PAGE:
Male Marathoners and Coronary Artery Calcium
Is there an association between elevated coronary artery calcium (CAC) scores observed in male long-term marathon runners and cardiovascular risk profiles?
Male marathoners who ran one or more marathons per year for at least 25 consecutive years were recruited for the study. CAC was assessed using coronary computed tomography angiography. Coronary artery disease (CAD) risk factors were assessed with risk factor questionnaire, 12-lead electrocardiogram, serum lipid panel, height, weight, resting blood pressure, and heart rate.
Fifty males, mean age 59 ± 0.9 yr with a combined total of 3,510 marathons (27-171), had a mean body mass index of 22.44 ± 0.4 kg/m2, high-density lipoprotein and low-density lipoprotein cholesterols of 58 ± 1.6 and 112 ± 3.7 mg/dL, and could be otherwise characterized as physically active year-round. The entire group was stratified by CAC scores into subgroups of zero, low, moderate, and extensive scores (16 had 0, 12 had 1-100, 12 had 101-400, and 10 had >400). Older age at onset of running and older age at first marathon were positively associated with higher CAC scores. In terms of CAD risk factors, age, pack-years of smoking, low-density lipoprotein cholesterol, and total number of risk factors were also positively correlated with CAC score. There was no statistical difference in the volume of running or the number of marathons run among the four groups.
In this study of 50 male marathoners, marathoners with moderate to extensive CAC were older, started running at an older age, were older when they ran their first marathon, and had more CAD risk factors (including higher rates of previous tobacco use and prevalence of hyperlipidemia) compared with marathoners with no CAC. However, there were no significant differences in the number of marathons completed or average body mass index, suggesting that past lifestyle choices play a greater role in CAC score than volume of marathon running.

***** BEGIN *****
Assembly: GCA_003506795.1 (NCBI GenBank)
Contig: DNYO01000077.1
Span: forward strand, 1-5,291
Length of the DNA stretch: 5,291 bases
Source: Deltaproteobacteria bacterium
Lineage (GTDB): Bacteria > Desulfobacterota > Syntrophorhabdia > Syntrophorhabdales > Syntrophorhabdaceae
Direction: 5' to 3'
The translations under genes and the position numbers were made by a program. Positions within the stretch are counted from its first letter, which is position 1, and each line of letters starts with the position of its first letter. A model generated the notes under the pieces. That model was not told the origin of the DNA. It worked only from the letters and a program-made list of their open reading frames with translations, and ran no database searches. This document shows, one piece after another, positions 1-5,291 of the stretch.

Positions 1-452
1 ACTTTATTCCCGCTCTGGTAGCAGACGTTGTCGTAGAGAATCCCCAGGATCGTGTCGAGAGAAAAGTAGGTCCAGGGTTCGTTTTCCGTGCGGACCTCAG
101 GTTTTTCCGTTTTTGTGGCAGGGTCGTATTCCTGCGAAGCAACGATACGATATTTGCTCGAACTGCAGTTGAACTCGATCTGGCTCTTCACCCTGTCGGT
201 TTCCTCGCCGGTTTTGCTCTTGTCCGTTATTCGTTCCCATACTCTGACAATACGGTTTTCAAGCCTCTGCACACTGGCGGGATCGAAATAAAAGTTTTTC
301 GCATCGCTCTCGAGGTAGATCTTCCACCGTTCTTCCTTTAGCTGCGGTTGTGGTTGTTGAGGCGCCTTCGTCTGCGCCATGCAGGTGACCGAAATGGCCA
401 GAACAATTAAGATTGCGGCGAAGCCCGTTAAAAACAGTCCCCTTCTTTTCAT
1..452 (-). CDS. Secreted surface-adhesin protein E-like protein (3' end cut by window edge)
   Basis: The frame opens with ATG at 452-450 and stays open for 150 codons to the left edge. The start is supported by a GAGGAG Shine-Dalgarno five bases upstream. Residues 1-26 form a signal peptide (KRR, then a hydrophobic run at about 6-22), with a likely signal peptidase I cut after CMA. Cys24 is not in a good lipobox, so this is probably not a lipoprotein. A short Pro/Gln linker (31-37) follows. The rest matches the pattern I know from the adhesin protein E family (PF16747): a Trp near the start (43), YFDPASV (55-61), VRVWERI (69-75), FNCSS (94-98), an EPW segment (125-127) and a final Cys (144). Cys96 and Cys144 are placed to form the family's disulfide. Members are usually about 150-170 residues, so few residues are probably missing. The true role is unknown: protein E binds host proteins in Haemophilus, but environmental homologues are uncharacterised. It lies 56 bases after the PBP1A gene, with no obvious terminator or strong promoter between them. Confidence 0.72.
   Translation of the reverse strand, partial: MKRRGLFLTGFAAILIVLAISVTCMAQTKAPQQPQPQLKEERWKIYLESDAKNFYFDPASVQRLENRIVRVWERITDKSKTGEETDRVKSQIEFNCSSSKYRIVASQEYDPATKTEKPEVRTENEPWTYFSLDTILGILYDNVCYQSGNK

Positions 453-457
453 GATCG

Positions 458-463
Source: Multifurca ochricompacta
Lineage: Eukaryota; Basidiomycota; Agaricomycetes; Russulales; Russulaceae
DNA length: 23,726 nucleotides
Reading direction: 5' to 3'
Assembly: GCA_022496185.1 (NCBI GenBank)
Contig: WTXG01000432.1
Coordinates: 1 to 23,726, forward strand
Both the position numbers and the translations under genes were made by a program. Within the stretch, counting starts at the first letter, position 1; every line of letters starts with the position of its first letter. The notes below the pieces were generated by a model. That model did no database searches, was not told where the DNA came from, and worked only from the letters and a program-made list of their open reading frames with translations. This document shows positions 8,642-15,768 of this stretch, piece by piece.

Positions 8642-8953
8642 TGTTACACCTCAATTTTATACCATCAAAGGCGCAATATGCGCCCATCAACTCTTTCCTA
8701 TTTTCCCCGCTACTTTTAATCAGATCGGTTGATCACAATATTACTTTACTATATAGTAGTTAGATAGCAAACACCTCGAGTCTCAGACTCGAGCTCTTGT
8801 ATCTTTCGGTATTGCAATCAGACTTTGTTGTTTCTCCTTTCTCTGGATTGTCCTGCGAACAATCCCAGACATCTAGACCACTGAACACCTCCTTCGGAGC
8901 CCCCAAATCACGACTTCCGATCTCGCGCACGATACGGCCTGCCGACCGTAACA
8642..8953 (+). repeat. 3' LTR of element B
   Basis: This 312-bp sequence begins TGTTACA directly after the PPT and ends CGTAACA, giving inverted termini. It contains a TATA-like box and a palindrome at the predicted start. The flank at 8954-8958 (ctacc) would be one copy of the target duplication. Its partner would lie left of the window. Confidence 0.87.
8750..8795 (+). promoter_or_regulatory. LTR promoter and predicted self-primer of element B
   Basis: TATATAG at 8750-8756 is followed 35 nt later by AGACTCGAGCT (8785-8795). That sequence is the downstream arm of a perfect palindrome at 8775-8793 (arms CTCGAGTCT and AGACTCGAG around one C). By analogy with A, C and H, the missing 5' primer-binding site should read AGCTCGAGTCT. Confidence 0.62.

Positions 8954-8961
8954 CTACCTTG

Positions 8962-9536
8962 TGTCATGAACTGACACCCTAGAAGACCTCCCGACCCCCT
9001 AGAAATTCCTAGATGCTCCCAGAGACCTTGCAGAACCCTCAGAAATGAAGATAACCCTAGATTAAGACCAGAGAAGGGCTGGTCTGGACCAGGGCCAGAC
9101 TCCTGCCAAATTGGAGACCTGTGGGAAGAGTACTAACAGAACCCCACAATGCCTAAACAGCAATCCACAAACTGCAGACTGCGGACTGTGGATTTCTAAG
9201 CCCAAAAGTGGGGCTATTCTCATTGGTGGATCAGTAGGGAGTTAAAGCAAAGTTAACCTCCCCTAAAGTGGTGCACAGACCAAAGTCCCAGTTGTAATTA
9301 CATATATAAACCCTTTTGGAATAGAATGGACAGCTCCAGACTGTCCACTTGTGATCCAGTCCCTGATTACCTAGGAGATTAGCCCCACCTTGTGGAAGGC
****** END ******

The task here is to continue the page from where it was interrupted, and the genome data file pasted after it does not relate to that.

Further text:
Compared with female long-term marathoners, male marathoners have higher CAC scores and greater risk of sudden cardiac arrest and death during and immediately after a marathon. Among male long-term marathoners, CAC scores and CAD are related to CAD risk factors (age and smoking) and not the number marathons run or years of running. This suggests that among lifelong endurance athletes, more endurance exercise is not associated with an increased risk of coronary artery plaque formation.
Keywords: Running, Exercise, Coronary Artery Disease, Atherosclerosis, Plaque, Atherosclerotic, Risk Factors
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